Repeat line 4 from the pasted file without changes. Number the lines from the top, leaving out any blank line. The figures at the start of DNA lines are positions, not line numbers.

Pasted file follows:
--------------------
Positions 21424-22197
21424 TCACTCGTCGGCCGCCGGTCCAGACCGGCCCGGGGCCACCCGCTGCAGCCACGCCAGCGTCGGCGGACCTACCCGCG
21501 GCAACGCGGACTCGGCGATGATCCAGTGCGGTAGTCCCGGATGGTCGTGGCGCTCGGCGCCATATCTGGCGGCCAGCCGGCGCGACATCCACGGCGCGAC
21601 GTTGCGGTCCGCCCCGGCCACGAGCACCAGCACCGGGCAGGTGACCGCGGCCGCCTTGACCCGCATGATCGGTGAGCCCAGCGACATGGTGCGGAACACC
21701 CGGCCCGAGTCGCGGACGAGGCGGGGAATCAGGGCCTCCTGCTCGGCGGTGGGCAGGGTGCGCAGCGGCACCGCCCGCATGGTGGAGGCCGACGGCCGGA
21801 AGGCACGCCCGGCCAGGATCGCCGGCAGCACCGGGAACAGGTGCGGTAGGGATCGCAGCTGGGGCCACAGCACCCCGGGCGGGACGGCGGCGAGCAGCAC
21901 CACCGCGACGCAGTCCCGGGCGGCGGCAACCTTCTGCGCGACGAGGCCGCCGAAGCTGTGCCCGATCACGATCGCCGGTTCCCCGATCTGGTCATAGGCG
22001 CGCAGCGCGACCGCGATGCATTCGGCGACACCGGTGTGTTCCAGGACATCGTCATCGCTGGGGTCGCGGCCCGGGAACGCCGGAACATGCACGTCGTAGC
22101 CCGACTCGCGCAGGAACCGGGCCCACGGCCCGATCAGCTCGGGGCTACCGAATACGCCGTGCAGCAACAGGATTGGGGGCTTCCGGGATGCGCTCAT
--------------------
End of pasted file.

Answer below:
21601 GTTGCGGTCCGCCCCGGCCACGAGCACCAGCACCGGGCAGGTGACCGCGGCCGCCTTGACCCGCATGATCGGTGAGCCCAGCGACATGGTGCGGAACACC